Behind the scenes are those who are ready to bring a wealth of experience to nuclear new build and tomorrow sees an event taking place in Manchester will look at the practicalities through global case studies.

The IET Nuclear New Build Seminar is bringing together China’s SNPTC (State Nuclear Power Technology Corporation), AMEC and the Dalton Nuclear Centre to address various aspects of new build.

SNPTC will discuss its experiences in delivering AP1000 reactor units in China, giving attendees an insight into their construction and commissioning experiences, along with examples of project management, engineering challenges and further development.


AMEC will discuss their involvement with various new builds in the UK, UAE and East Europe; and Dalton Nuclear Centre will provide an insight into education compliance of skills and resource challenges.

Finally, Innovate UK 2013 kicks off today at the Business Design Centre in London.

The event, which combines the Technology Strategy Board’s Innovate and UK Trade & Investment’s TechWorld, is expected to bring together 4,000 people from UK and international business, government and academia to do business.

The Engineer’s Stuart Nathan and Stephen Harris will be in attendance to bring the best stories from the show. In the interim, Ian Gray, chief executive of TSB, explains the aims and themes of Innovate UK 2013 here.


Readers' comments (2)

  • I do dismay sometimes when I hear about research into how much apprenticeships benefit the industry in financial terms. Apprenticeships should need no justifications. Look at Germany, it is ingrained in the national psyche for young people to pursue apprenticeships if they are not going into higher further education. Every trade offers them and apprenticeships are all very highly regarded and sought after. After all, it is an opportunity to learn a craft in any given trade and eventually perhaps to become a master in the chosen field. Daimler Benz alone takes 2000 engineering apprentices every year. However, the vast majority of apprenticeships is offered by small and medium sized enterprises. It could perhaps be described as a social responsibility and there are not many organisations ducking it. Here in the UK, apprenticeships are regarded as something that sometimes can be ticked off in 6 weeks courses, but it can't.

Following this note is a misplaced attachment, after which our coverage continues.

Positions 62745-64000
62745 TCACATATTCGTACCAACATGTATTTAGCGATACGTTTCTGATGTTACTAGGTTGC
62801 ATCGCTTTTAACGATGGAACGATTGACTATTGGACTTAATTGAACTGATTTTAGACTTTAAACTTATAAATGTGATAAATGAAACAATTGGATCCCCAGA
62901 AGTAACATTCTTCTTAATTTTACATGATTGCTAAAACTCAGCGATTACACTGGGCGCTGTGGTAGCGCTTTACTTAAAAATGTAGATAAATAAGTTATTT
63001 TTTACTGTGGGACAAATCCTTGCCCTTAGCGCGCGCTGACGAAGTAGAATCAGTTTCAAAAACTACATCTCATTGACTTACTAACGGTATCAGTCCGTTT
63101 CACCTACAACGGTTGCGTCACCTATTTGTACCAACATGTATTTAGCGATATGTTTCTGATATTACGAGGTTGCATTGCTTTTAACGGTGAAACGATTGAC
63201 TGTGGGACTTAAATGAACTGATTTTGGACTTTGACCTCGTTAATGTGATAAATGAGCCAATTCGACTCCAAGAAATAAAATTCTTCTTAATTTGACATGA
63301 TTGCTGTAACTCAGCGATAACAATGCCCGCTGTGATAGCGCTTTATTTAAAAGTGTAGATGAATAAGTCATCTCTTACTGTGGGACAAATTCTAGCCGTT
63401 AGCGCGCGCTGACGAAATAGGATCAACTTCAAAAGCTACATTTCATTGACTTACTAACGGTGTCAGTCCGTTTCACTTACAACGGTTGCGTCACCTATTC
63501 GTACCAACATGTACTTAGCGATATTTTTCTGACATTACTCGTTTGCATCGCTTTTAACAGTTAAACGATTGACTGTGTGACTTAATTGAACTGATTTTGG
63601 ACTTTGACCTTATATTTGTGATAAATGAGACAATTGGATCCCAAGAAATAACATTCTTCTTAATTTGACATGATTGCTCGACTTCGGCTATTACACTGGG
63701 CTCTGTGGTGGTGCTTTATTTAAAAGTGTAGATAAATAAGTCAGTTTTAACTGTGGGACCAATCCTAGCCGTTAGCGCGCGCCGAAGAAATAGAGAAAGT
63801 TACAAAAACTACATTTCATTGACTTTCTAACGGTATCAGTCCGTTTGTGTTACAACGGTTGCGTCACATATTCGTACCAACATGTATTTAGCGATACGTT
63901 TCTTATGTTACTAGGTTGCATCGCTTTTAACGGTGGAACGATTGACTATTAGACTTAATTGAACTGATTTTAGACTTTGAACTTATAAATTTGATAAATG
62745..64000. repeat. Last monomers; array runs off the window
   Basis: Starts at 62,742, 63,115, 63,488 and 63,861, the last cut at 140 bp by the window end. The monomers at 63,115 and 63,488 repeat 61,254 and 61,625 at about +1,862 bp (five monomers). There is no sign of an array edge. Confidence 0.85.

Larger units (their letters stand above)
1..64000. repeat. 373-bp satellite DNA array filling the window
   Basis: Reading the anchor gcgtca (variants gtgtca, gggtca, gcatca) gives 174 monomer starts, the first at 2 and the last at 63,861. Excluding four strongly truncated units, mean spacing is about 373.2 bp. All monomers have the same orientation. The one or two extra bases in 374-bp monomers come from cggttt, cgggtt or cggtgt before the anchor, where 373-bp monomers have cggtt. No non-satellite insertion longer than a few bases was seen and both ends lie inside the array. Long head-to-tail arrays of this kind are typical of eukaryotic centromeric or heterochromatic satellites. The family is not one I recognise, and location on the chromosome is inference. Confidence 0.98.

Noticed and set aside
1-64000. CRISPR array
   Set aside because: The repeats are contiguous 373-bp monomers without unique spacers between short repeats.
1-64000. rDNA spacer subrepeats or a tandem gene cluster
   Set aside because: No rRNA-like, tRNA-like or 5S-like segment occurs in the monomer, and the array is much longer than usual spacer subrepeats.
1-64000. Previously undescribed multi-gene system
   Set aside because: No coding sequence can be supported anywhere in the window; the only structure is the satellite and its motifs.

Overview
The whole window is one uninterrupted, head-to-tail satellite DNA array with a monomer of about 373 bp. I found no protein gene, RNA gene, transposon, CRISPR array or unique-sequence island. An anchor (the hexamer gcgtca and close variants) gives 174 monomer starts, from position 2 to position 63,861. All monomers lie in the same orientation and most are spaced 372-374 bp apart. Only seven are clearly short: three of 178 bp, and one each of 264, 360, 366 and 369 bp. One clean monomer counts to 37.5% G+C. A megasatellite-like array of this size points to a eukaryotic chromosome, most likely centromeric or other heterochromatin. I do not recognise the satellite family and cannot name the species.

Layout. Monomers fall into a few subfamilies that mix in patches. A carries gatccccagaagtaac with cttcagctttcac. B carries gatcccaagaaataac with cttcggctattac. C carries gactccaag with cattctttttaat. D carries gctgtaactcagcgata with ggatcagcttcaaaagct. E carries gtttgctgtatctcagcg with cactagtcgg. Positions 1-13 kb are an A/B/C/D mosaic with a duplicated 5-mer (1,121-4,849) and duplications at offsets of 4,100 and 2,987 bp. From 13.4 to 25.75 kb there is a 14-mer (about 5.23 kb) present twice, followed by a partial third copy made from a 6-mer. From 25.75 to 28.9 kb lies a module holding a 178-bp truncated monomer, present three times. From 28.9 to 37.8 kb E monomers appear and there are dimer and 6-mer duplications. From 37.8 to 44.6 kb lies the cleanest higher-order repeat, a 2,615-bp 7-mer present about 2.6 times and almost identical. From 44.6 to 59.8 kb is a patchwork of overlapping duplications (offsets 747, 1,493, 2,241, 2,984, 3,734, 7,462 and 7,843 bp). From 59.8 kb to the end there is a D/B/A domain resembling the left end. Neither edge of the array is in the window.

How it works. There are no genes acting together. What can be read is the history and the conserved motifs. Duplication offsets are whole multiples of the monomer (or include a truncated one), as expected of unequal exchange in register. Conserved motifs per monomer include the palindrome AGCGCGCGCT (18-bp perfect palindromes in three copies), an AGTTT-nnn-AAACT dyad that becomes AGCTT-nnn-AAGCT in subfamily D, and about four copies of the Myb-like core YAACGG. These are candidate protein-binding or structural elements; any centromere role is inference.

Unsuitable or offensive? Report this comment

  • Apprenticeshipp...should be good news...but I fear it isnt & wont be as we dont have the range & quantitiy of real money job postions to deploy those who pass through this training.
    I'm not a die hard who states that apprenticeships have to be done between 16 & 20......adult apprenticeships can & do work....actually they work very well.
    But fundamentally apprenticeships that are run in training schools that aren't attached to one or more manufacturing companies defeat the object...manufacturers have to get involved, be part of the system & hire guys after training....i.e. commit themselves.
    Those trained have to be mobile & if needs be travel to where there is the work....if needs be - We are in battle conditions.
    My indentured machine tool fitting apprenticeship at a world class compnay in Halifax has served me well through my career....but it was done in a different era...the world of work.
    I fear whats being done & "trumpeted" by the government is no more than "social training"...it creates good stats & fulfills some political objective of getting re elected...but people's lives are ruined from the outset by unertaking training without a real "job" at the end of it.
    Very different to way other countries do......not what we need.

    Unsuitable or offensive? Report this comment

Have your say

Mandatory
Mandatory
Mandatory
Mandatory

My saved stories (Empty)

You have no saved stories

Save this article